Sunday, August 25, 2013

Jigsaw puzzles

The ballpark version of the “40 cloves of garlic”
chicken sandwich from The Stinking Rose.
Seemed to me that the cooks at the Giants game
aren’t able to count to 40. 
[bumped since I finished the Project Sondheim comment]

Something about jigsaw puzzles that you only do them on vacation, and family members who generally aren't interested in such mental exercises get into them to the point where you can’t drag them away.

Double issue of The Nation last week, so no new puzzle for us.  New cryptics for Sunday Brunch this weekend, or work on a few from last weekend: Xanthippe posted four.

Meanwhile, I brought along a couple more Stephen Sondheim originals, and solved one today: “Assemblage Line.”  Discussion below the fold since it includes spoilers.

At the moment, I don’t have the scan file, so I can’t tell you the New York issue where “Assemblage Line” was published.  The instructions read:

Nineteen of the clues (the solver must figure out which nineteen) are in two parts,leading to two different answers--call them “A” and “B”.  In each case, “A” is one of the group “B”, and only “A” is to be entered in the diagram.  Each part of the clue is either a definition or a subsidiary indication (pun, anagram, etc.) of its answer, but not both.  Either part of the clue may come first...  All words “B” are familiar words in one sense, but perhaps not in another.  Webster’s Unabridged is useful in some cases, but Brewer’s Dictionary of Phrase and Fable is more so (and it’s a good book to have even if you don’t do the puzzle.

I’ll look at the whole thing in a moment, but that last sentence is the one that really interested me.  Here Sondheim is inviting readers to consult a reference beyond just the dictionary (which is always fair game).  Put into 21st century terms, he says “visit Wikipedia.”  I found that notable because the assumption is that we modern solvers are cheating somehow by making use of online tools that solvers of the 1960s and 70s didn’t have.  They actually did have those tools, they were just harder to get at.  I’d never heard of Brewer’s until now, and we didn’t have had one of those at home where I was growing up, but I expect most main public libraries would have had a copy in their reference section.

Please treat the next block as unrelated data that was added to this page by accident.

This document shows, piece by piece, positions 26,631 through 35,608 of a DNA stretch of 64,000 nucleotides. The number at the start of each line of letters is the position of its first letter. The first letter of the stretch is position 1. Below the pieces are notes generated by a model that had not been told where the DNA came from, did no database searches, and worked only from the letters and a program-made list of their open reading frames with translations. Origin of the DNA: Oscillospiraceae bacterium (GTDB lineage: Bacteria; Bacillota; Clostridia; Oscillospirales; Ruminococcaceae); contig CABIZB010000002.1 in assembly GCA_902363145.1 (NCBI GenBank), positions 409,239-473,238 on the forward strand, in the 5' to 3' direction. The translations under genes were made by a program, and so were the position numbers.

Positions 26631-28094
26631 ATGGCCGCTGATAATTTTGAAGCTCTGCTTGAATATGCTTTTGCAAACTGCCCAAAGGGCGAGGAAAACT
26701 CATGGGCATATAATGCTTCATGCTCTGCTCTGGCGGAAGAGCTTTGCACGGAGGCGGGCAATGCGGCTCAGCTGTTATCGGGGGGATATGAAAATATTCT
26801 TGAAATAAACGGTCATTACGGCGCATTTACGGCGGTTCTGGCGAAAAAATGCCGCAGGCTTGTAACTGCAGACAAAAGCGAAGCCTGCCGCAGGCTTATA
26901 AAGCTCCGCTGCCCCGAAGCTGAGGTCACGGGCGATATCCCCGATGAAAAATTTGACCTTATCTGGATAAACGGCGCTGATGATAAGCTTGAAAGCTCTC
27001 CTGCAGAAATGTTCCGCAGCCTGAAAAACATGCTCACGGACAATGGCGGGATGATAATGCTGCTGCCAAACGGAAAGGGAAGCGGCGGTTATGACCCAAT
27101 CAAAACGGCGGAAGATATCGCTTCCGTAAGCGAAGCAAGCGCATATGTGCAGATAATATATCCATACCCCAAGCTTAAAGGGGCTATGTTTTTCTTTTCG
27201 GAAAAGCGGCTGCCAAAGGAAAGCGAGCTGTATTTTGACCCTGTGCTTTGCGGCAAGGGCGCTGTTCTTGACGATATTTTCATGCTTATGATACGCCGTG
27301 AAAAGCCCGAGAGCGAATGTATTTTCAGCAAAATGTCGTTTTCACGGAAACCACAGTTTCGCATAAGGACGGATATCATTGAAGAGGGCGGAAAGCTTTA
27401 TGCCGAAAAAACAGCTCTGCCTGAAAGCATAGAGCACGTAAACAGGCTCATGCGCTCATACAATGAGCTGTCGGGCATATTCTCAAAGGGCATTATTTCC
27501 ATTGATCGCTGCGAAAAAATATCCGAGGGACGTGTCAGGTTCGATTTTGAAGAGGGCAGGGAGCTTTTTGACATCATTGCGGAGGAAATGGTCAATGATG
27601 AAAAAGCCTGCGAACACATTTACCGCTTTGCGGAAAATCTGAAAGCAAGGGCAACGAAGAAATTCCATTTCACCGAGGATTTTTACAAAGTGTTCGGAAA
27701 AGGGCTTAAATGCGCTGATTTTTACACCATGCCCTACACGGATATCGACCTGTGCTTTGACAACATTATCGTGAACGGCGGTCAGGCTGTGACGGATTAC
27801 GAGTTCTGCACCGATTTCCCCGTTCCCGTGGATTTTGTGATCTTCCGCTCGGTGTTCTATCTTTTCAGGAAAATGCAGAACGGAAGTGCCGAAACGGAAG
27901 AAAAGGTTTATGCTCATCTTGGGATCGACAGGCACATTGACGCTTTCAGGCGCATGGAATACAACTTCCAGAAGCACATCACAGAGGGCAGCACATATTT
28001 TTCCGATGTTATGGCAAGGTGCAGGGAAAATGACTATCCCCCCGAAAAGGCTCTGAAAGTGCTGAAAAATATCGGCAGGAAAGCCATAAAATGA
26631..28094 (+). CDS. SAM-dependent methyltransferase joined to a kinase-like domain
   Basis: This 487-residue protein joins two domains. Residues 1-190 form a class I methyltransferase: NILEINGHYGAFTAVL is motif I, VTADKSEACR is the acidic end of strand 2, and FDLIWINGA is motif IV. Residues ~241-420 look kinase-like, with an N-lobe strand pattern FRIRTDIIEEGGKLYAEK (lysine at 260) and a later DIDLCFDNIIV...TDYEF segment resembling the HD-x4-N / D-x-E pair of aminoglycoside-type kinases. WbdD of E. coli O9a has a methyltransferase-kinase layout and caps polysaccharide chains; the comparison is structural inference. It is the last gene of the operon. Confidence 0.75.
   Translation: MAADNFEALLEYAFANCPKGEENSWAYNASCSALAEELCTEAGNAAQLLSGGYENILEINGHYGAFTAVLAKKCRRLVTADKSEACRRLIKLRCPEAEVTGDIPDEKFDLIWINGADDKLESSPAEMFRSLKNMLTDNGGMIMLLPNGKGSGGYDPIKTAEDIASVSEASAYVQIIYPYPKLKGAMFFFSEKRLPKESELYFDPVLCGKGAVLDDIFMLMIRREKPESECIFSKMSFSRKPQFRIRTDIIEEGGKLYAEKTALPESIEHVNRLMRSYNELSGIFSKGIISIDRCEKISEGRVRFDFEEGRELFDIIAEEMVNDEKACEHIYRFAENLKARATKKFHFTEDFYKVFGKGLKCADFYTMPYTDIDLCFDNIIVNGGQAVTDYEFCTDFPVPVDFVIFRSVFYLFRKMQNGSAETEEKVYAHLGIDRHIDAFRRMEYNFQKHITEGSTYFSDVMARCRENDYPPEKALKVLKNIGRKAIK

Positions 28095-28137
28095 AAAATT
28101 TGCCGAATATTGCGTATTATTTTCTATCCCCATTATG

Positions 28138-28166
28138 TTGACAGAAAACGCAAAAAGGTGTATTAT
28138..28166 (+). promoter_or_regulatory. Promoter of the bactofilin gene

I could envision New York Magazine readers getting to the “aha” moment of getting the theme figured out, and then bringing their copy of the magazine, or a list of links to look up, to the NYPL to get the answers that would let them finish the puzzle.

Even the most literary of solvers probably wouldn’t have had “a charm of goldfinches” or “a cast of hawks” at ready memory, though “a skein of geese” (the answer that was the breakthrough for me) or “an exultation of larks” would have been expected.

And this coda...
The author apologizes for 33 Across and 30 Down,
which are crossword-puzzle words in the worst sense.

Sondheim is right that they’re rarely seen outside crosswords, but two pieces of such fill in a bar grid constrained by so many theme answers is pretty impressive.

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